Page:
I’d wonder such things as whether the environment – a small ward, barred up windows, very little stimulatory activities, zero fresh air – was appropriate for good mental health. I’d often consider the more obviously ill men in my ward and wonder too if some of their problems weren’t brought about by over-prescribed medication.

Days ebbed and flowed around the dispensation of medicine. There was a brief window of time every evening when certain patients’ eyes sharpened and their tongues seemed to deflate. This window was quickly shut by a trip to the medicine dispensary. A tell-tale amphibious film went up over their eyes again shortly before bedtime. Of course, many of these people needed drugs for their respective illnesses, but one or two incidents made me wonder, such as the night an elderly man got caught short on his way to the ward toilet. He ended up sitting on the floor in his own excrement, sobbing in a tiny voice with a look of vulnerability so unusual to his typically taciturn countenance that I could only look at him for a brief moment. The first nurse to tend to him offered him something to calm him down. I couldn’t help but wonder if kindly and carefully deployed words alone might have been just as effective. I found out the next day that it wasn’t the first time this happened to him; it was a unfortunate side-effect of his medicine, treated by more medicine.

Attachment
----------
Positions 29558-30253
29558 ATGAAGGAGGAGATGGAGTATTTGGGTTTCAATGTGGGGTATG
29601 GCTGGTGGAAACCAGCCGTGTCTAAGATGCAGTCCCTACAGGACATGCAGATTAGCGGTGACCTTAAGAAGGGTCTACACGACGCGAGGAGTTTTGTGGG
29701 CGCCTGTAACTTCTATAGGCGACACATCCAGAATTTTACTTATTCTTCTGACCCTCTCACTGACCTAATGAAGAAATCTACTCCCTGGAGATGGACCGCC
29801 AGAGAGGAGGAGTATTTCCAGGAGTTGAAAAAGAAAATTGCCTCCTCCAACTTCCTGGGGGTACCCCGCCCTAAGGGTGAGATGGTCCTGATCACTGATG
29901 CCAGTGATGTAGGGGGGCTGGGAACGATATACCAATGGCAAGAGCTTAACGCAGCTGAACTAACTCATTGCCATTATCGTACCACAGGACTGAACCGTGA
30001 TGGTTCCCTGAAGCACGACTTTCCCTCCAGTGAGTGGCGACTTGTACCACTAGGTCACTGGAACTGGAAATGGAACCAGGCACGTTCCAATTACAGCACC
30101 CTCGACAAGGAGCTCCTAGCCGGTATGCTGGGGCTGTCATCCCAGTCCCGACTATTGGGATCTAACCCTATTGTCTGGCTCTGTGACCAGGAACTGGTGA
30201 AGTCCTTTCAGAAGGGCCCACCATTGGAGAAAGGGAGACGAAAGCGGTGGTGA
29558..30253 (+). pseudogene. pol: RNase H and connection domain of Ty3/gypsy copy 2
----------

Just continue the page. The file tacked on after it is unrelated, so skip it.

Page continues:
↳ Darragh McCausland: What I did on my summer holidays

Elyn Saks: A tale of mental illness

Recently, a friend posed a question: If there were a pill I could take that would instantly cure me, would I take it? The poet Rainer Maria Rilke was offered psychoanalysis. He declined, saying, “Don’t take my devils away, because my angels may flee too.” My psychosis, on the other hand, is a waking nightmare in which my devils are so terrifying that all my angels have already fled. So would I take the pill? In an instant.

Implicit Self-Stigma in People With Mental Illness

Stigma is a burden on many people with mental illness. […]

Stigmatized individuals face public discrimination, and are targets of negative stereotypes; moreover, they often agree with these stereotypes and apply them to themselves, resulting in low self-esteem.

This process is referred to as self-stigma […].

Self-stigma comprises both a negative attitude toward mental illness and low self-esteem, such that a person who explicitly self-stigmatizes might say “People with mental illness are bad and therefore I am bad, too.” Self-stigma is typically associated with noteworthy negative outcomes such a low quality of life. (Rüsch et al., 2010)

Rüsch et al., Implicit Self-Stigma in People With Mental Illness’ (2010), examined the hypothesis that implicit self-stigma predicts low quality of life. They found that:

[…] implicit self-stigma can be measured in people with mental illness as the product of a negative implicit attitude toward mental illness and low implicit self-esteem. Implicit self-stigma predicted poor quality of life independently of explicit self-stigma, even after controlling for depressive symptoms. Because including diagnoses and demographic variables as predictors did not change our results, the findings seem to apply to people with mental illness in general, independent of their individual diagnosis and demographic characteristics. (p.152)